Nigerian unit of Royal Dutch Company, Shell has put up four onshore oil blocks for sale in the market for an estimated $2 billion, as its production continue to be plagued by relentless oil thefts and community issues stemming from oil spillages.
According to a Reuters report, the sale represents one of a series of dramatic and inexplicable pullouts by the international oil and gas majors from the core of Nigeria’s oil industry especially in the Niger Delta region.
Shell, which has been producing oil in Nigeria since 1958, said that in September alone, it had had to repeatedly interrupt exports from the terminal, because of damage to its pipelines, saying that the sales were part of a strategic review of its eastern delta assets.
Commenting on the proposed sale, Shell Nigeria spokesman Precious Okolobo said: “the review is ongoing and therefore we are not in a position to confirm yet.”
“Nigeria remains an important part of Shell’s portfolio, where we will continue to have a significant onshore presence in oil and gas,” he added in an emailed response to Reuters.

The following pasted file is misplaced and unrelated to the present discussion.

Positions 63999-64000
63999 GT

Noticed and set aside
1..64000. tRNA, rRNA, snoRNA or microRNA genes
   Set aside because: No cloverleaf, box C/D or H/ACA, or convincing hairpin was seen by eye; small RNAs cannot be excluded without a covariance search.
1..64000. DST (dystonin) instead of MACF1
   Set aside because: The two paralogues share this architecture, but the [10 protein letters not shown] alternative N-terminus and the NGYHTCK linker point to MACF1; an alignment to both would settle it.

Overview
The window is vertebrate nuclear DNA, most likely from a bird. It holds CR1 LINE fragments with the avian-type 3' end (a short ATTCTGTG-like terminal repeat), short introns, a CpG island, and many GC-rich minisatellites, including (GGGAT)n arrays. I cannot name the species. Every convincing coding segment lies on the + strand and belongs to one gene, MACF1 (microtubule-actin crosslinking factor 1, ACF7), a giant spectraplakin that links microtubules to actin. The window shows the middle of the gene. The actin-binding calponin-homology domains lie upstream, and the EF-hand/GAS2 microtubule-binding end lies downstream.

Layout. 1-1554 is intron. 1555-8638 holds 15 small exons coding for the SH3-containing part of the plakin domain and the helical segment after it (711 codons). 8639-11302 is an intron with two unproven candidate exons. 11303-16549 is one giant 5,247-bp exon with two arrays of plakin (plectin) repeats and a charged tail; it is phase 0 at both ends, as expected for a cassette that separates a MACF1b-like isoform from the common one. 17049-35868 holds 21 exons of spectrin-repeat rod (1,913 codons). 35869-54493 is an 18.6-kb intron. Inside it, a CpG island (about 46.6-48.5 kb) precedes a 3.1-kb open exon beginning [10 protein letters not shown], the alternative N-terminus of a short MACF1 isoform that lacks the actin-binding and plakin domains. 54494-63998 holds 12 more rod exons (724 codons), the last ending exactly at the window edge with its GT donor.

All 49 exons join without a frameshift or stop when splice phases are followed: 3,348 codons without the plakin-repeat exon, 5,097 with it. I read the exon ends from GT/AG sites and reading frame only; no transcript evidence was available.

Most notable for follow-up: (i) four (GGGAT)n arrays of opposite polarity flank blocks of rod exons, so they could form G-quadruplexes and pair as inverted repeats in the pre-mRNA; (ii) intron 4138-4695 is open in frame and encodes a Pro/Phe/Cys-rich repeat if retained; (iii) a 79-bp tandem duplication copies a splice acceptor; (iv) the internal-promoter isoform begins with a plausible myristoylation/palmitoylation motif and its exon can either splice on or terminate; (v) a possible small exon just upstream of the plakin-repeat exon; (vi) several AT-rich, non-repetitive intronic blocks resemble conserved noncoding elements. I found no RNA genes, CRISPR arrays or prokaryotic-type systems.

In a related development, speculations have also emerged that the producer would also sell the Nembe Creek Trunk Line, a key oil transport artery, which the company has had to shut repeatedly this year, after attacks by thieves.
Experts in the industry say that these sales represent the latest moves by oil and gas majors to reduce their commitment to onshore Nigeria, in the face of security concerns, and long delays to a government bill setting out terms for new exploration.
While United States-based Chevron Corp. is considering bids this week from prospective buyers of three oil blocks in the delta.
ConocoPhillips has also recently agreed with Oando, a local oil company, to sell off its Nigerian operations for $1.8bn.